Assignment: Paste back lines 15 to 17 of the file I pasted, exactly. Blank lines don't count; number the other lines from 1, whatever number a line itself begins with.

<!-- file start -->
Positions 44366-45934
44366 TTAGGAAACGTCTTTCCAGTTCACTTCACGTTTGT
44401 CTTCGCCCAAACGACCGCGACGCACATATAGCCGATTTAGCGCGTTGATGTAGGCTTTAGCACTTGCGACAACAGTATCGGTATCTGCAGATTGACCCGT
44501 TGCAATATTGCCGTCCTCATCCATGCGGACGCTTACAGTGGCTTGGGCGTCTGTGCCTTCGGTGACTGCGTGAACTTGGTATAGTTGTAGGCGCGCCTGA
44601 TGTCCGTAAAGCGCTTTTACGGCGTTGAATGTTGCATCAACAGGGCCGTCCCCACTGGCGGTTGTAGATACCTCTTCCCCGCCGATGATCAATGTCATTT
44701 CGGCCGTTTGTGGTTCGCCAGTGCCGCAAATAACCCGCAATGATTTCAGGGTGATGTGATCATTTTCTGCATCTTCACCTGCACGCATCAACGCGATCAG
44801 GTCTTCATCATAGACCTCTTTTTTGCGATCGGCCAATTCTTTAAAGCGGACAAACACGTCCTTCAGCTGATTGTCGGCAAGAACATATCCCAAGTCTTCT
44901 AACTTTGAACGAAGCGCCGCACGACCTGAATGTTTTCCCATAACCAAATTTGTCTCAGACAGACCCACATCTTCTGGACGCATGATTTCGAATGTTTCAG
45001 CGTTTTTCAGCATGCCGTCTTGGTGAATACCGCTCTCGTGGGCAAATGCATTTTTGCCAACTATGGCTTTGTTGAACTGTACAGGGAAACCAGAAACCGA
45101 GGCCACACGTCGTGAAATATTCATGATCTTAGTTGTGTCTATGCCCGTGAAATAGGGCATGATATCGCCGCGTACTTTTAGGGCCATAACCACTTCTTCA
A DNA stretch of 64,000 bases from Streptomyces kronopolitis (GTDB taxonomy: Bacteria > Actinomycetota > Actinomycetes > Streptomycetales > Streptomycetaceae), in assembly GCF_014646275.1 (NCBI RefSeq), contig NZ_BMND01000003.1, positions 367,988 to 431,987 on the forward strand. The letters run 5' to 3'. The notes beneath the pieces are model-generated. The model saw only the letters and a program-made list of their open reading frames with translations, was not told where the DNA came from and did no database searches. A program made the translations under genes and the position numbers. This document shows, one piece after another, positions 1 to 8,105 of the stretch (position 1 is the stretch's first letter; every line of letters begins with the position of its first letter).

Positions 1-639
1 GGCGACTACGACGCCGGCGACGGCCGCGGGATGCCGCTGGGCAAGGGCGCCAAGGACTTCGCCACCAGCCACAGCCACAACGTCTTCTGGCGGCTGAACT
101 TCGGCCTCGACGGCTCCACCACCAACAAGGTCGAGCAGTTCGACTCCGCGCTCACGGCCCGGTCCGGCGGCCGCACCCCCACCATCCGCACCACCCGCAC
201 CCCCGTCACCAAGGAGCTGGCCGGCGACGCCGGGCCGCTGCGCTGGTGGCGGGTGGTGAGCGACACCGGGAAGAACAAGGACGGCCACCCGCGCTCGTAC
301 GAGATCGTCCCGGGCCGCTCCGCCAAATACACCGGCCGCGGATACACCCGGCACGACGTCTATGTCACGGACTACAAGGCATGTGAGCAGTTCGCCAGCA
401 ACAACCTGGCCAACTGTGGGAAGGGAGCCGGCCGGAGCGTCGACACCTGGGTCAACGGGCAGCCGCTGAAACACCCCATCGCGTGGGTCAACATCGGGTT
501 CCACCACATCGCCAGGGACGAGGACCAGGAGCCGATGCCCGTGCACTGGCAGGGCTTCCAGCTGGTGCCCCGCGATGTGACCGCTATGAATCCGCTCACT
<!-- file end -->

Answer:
201 CCCCGTCACCAAGGAGCTGGCCGGCGACGCCGGGCCGCTGCGCTGGTGGCGGGTGGTGAGCGACACCGGGAAGAACAAGGACGGCCACCCGCGCTCGTAC
301 GAGATCGTCCCGGGCCGCTCCGCCAAATACACCGGCCGCGGATACACCCGGCACGACGTCTATGTCACGGACTACAAGGCATGTGAGCAGTTCGCCAGCA
401 ACAACCTGGCCAACTGTGGGAAGGGAGCCGGCCGGAGCGTCGACACCTGGGTCAACGGGCAGCCGCTGAAACACCCCATCGCGTGGGTCAACATCGGGTT